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article imageOutrage over green tax on renewables

By Tim Sandle     Jul 11, 2015 in Environment
London - There was incredulity in some quarters when the U.K. government unveiled its latest budget: the Conservatives are to extend an existing climate change levy to renewable electricity.
According to the Guardian, several renewable energy producers are very concerned that the removal of the exemption from the climate change levy is likely to push many projects from being profitable to generating a loss. Currently producers of energy from the traditional carbon sector, such as coal, have been required to pay additional tax as a contribution to climate change projects. Those working on green energy projects, like wind and tidal power, have been exempt — ostensibly because their energy generating methods are designed to be carbon neutral.
The current tax exemption is an effective subsidy payment to renewable energy companies of around £5 ($8) for every unit of green electricity they generate. Following the announcement, the Daily Telegraph notes that shares in renewable energy companies fell sharply. The Renewable Infrastructure Group was hit heaviest, with its shares sliding 3.8 percent within a few hours of the declaration being made.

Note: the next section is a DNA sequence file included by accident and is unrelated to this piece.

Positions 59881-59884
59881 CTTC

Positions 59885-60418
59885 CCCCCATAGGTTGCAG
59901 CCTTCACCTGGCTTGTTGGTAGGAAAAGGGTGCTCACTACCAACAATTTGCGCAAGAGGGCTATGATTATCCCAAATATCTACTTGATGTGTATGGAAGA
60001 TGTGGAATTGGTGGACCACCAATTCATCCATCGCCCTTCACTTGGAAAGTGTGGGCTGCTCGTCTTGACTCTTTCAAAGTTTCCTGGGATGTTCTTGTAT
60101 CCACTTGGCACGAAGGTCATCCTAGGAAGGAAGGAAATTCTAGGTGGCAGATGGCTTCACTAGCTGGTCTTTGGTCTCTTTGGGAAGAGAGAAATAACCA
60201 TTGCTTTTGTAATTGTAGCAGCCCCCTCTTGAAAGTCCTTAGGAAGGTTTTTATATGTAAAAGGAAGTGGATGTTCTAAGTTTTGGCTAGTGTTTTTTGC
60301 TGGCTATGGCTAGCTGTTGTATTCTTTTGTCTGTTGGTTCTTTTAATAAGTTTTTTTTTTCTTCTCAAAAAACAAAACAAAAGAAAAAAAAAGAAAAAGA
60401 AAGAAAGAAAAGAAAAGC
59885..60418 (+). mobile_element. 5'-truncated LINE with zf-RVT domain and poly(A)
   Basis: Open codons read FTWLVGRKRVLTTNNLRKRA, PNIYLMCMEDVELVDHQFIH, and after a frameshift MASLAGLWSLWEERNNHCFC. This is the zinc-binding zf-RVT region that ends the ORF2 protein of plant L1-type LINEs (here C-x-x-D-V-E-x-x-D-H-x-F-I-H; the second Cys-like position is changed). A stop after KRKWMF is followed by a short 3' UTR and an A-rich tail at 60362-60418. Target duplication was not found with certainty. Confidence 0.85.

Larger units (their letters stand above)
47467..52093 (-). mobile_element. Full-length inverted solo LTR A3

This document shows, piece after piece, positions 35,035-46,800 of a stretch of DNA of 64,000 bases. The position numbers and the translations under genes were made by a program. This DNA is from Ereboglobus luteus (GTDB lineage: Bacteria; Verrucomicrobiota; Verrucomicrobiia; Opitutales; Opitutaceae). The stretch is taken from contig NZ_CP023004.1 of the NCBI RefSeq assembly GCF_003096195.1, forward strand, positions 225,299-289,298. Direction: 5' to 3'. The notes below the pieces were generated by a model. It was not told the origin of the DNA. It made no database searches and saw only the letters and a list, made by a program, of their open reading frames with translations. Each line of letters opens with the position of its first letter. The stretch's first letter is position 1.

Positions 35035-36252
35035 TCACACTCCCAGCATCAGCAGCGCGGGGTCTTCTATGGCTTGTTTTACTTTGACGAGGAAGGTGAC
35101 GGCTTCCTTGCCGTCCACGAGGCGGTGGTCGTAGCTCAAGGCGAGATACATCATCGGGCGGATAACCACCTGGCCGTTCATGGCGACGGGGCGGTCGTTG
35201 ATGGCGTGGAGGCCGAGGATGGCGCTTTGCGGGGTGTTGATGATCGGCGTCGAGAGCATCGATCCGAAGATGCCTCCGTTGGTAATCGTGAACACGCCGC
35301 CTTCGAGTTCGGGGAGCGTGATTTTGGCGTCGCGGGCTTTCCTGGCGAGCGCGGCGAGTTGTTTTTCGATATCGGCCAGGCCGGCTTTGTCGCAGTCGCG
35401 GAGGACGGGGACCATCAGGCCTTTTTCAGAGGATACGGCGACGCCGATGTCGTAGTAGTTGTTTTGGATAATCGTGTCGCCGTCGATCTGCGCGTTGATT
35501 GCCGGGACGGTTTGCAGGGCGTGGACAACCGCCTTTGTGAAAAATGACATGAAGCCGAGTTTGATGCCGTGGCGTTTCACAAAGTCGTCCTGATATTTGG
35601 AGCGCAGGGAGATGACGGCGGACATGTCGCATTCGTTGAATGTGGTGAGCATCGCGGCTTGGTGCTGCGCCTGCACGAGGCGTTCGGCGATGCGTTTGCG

Writing to the Guardian, Joseph Nicholas makes the point that the U.K. Chancellor of the Exchequer, Gideon ("George") Osborne, an advocate of fracking and nuclear power, is taxing green energy schemes in order to promote these other forms of energy production. Friends of the Earth likened the move to making “apple juice pay an alcohol tax.”
Another area of criticism came from Catherine Mitchell, professor of energy policy as the University of Exeter. Here Professor Mitchell said: "The government says that it wants a sustainable, secure and affordable energy system, but recent rhetoric and policy changes are taking us further away from that goal."
In related news, while green energy has a lot of support a question has been posed as to whether some projects harm the natural world? To answer this the U.K. government is spending $3 million to explore future scenarios to see what affect initiatives like wind turbines have on the general environment.
More about Green energy, Carbon, Climate change, Taxation
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